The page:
Stepping onto the property ladder
Spring is traditionally the most popular time of the year to go house hunting. The weather is warming up, gardens look more attractive with their spring colours and there are likely to be more properties to look at, leading to more choice.
If you’re self-employed and considering making that first step on the property ladder, the chances are you will be considered for a mortgage. However, if you’ve discussed your plans with your parents or older friends – they might have sown some doubts in your mind as, not so long ago, trying to secure a mortgage while self-employed could be tricky.
Back then, being self-employed wasn’t considered that secure and banks and building societies might have been more cautious about lending – as there wasn’t an employer to vouch for your salary. Nowadays, there are more self-employed people and it isn’t a barrier to getting a mortgage. In fact, you’ll probably see the same deals as your employed friends. You do have to be organised though and you might have to be patient.
Before viewing your dream home, you will need to get your accounts in order. In many ways, you will feel like you’re looking at your books in a very different way than previously. Until now, you will have wanted to reduce the amount that you are paying tax on – but now you want your lender to think you earn more to secure a bigger loan. It can all feel a bit daunting.
While it is easier for self-employed people to get a mortgage, it can still be challenging, as you will typically need to show your lender at least two years’ worth of accounts, as well as typically six months of bank statements too. That said, there are lenders out there who will consider one full year of accounts but you might find that you’re not given such an attractive deal.
You might find that your lender will ask some questions about the clients or contracts you’ve got currently and whether they are likely to continue or you know you have work in the pipeline. Sometimes they might also require a reference from an accountant – which is a good reason to use an accountant to prepare your accounts. If you are a company director, you will need to provide evidence of your salary or dividend payments. In addition, if you are an LLP partner, you might be asked to provide a letter from financial directors of the company.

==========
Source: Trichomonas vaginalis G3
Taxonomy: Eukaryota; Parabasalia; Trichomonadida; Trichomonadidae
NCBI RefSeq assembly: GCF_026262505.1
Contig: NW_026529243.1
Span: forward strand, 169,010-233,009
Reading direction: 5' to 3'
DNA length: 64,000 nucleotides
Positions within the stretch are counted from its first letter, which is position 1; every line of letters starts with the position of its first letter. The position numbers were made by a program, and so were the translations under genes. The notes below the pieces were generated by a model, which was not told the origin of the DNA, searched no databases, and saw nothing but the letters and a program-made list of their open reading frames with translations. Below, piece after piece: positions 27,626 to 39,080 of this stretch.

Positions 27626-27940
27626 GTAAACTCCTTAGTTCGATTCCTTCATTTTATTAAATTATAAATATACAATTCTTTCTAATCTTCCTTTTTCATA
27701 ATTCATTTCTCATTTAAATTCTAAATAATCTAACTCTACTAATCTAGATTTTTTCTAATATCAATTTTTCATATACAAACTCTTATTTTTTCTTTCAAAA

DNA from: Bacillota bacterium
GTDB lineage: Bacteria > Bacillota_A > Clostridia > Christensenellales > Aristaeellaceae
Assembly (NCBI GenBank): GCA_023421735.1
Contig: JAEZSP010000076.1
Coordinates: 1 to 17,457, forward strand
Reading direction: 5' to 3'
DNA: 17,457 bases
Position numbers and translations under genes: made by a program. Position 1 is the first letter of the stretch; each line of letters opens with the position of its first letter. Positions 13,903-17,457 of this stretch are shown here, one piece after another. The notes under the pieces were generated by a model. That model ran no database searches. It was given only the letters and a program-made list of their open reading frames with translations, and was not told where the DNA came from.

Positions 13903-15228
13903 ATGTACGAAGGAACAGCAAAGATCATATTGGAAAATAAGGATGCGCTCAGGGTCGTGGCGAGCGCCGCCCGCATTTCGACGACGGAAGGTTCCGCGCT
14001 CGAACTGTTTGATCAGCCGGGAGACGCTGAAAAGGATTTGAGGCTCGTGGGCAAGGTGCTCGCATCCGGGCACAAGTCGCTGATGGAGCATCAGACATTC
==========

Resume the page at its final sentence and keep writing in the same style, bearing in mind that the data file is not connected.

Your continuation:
Some lenders will also ask for a SA302 form – which is a brief summary of income that has been reported to the HMRC. This can sometimes take a little time to arrive, so it’s worth getting the ball rolling on that fairly quickly. As with securing any mortgage nowadays, you will typically also be asked about your spending.
Here at Lewis & Co, we also have landlords as clients. In this case, lenders are likely to be less strict when it comes to buyers who are investing in buy-to-let properties. In fact, they will probably look at the rental potential of that property – as the person applying isn’t, in theory, looking to pay back the mortgage from their own pocket.
If you are self-employed and considering a mortgage, we’d encourage you to talk to us first. We can help you to get your accounts in order, as well as introducing you to mortgage advisers and financial advisers locally who can point you in the right direction when it comes to getting funding.
There are other things you can do too, to help yourself along on this journey:
• Be patient. Don’t fall in love with a property before you’ve got everything in order.
• Be organised. Get your finances in good shape and have everything ready to show any potential lender. This includes getting your tax return submitted in good time – so that lenders have the most up-to-date figures from you.
• Check your credit rating and sort out any errors.
• Start saving and budgeting. As with any mortgage, the bigger the deposit you can put down, the more options you’ll have. Also, look at what you are spending each month and see where you can save some money. We know that’s particularly tricky at the moment, when the cost of living keeps going up.
• Get an accountant. Some lenders will only look at mortgage applications that have been signed off by an accountant.
Finally, as we said at the beginning, securing a mortgage will make you look at your accounts in a different way. The amount you spend as a business over the year – your expenses – will reduce your profit. This impacts the amount of tax you pay but it could also affect the amount you can borrow. If you are looking to make any significant purchases for your business, it could be worth postponing those decisions until your mortgage application has been approved.
If you’re self-employed and thinking about getting a mortgage, please do call us for a chat about how to get your accounts in order. Tel: 01892 513515 or email: firstname.lastname@example.org